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| March 9, 2019

Cedars-Sinai Pilots Alexa-powered Solution For Patients At Cedars-Sinai

Nqaba Matshazi

Nqaba has been working as an investigative journalist for the last 10 years. He has written for various media outlets across the world. Nqaba has been working as an investigative journalist for the last 10 years. He has written for various media outlets across the world.

More than a 100 patients at Cedars-Sinai can now use an Alexa-powered platform known as Aiva to interact with nurses and caregivers. This approval follows the implementation of a pilot project that also allows them to control their entertainment hands-free.

In a blog post, Cedars-Sinai explained that under the smart hospital pilot project, patient rooms are fitted with Amazon Echos so that patients can tell the device what they need. Aiva is said to be the world’s first patient-centered voice assistant platform for hospitals.

More control for patients

Sumeet Bhatia, the founder and Chief Executive Officer of Aiva said that, together with Cedars-Sinai, they were “giving patients more entertainment options, more control over their environment and closer communication with their care team”.

“For example, patients can turn their TV off and on and change channels by giving verbal commands like, ‘Alexa, change the channel to ESPN.’ A patient who needs assistance getting out of bed might say, ‘Alexa, tell my nurse I need to get up to use the restroom,’” Cedars-Sinai said.


Google launches accessibility tool to turn speech into text

The Los Angeles hospital said a patient’s request is routed to the mobile phone of the appropriate caregiver, whether a nurse, clinical partner, manager or administrator. A pain medicine request, for example, is routed to a registered nurse, while a bathroom request would be routed to a clinical partner.

What happens when there is no response to a patient’s request? Cedars-Sinai said the issue will be escalated and the Aiva platform will send it up the chain of command.

Officials at the hospital say the new system is quite convenient for both the patient and the caregiver. “Whereas previously nurses were frequently asked to help with the in-room television, Alexa does that job for us, allowing nurses to focus on providing the highest level of patient care,” Golda Morales, an assistant nurse manager of general surgery, was quoted saying.

Cedars-Sinai believes patient needs are changing and the hospital has to be responsive. Particularly, the hospital says, patients have become familiar with devices like Amazon Echo in their homes and a platform like Aiva could improve patient outcomes.

“Patients young and old are now used to voice-activated devices in their homes. Since it’s familiar to them, it helps enhance their hospital experience. In the hospital, patients have little to distract them from pain or loneliness,” Peachy Hain, Cedars-Sinai’s executive director of medical and surgical services, who has been credited with being one of the driving forces behind bringing Alexa to patient rooms, said.

Abdominal surgery patient, Adrienne Edwards, who was one of the first patients to use the platform, was quoted saying “It rocks. I was lonely in the hospital and I said, ‘Alexa, would you be my friend?’ The device responded, ‘Of course we could be friends. You seem very nice.'”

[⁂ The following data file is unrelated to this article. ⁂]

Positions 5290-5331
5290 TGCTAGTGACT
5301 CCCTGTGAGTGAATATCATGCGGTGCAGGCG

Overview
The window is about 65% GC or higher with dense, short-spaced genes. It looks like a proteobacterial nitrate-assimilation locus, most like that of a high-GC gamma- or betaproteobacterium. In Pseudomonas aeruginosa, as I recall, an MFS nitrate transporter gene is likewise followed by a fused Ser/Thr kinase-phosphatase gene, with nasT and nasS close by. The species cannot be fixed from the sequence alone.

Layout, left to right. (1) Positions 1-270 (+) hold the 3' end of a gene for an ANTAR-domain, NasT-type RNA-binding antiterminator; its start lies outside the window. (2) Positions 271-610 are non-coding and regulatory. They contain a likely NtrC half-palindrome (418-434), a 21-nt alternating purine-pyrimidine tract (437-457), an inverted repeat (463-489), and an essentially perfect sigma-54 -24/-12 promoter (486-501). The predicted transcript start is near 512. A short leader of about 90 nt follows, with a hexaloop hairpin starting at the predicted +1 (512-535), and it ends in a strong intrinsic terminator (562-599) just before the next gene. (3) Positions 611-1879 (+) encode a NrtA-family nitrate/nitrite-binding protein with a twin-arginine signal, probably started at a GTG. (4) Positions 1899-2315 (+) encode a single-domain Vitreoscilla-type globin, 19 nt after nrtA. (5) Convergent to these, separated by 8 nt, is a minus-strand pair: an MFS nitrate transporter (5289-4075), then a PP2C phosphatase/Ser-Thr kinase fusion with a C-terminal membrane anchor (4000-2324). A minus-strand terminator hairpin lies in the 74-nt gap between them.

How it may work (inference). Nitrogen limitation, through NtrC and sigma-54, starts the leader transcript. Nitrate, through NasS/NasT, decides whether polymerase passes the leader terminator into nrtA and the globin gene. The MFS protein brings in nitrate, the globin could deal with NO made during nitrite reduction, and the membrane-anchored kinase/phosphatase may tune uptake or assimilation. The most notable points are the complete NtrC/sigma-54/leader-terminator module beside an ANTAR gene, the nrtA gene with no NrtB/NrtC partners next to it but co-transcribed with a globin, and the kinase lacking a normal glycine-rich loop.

Aiva was part of Cedars-Sinai’s accelerator in 2017, and through the accelerator, the hospital was one of the company’s first investors. Aiva has also received funding from the Google Assistant Investment Program and Amazon’s Alexa Fund. Aiva, which can be used in senior homes, also works with voice assistants such as Google Home.

In the past, Cedars-Sinai introduced the MyChart Bedside app, which is meant to modernize patient communication. The hospital has provided more than 250 tablets equipped with the MyChart bedside app, thus allowing patients to use the app to check their medical record information, including lab results, as well as the names and photos of their care team.

Voice assistants, the future of healthcare

Hospitals are increasingly trying out voice assistants. One that is being tested in Boston Children’s intensive care unit allows nurses to ask for administrative information such as, who is the charge nurse on duty or how many beds are available in a ward. The hospital also piloted voice-enabled versions of the checklist used to validate organs before transplant, with prompts to help reduce error. KidsMD, a program powered by Alexa, is meant to be used by parents at home to help them decide whether their children need to see a doctor, it was reported.

Amazon-powered devices are also being used in Boston’s Beth Israel Deaconess Medical Center and Commonwealth Care Alliance, Northwell Health in New York, and Libertana Home Health in Los Angeles.

Amazon has entered the healthcare sector with a bang and has shown that it is here to stay.

Already, the company is using its cloud computing platform, Amazon Web Services (AWS) to go head-to-head with Microsoft and Google in pitching to healthcare customers. In 2017, AWS had invested in 10 startups. By August 2018, nine AWS healthcare startups presented at HIMSS.

Amazon is betting heavily on AI and Alexa driven ecosystems.

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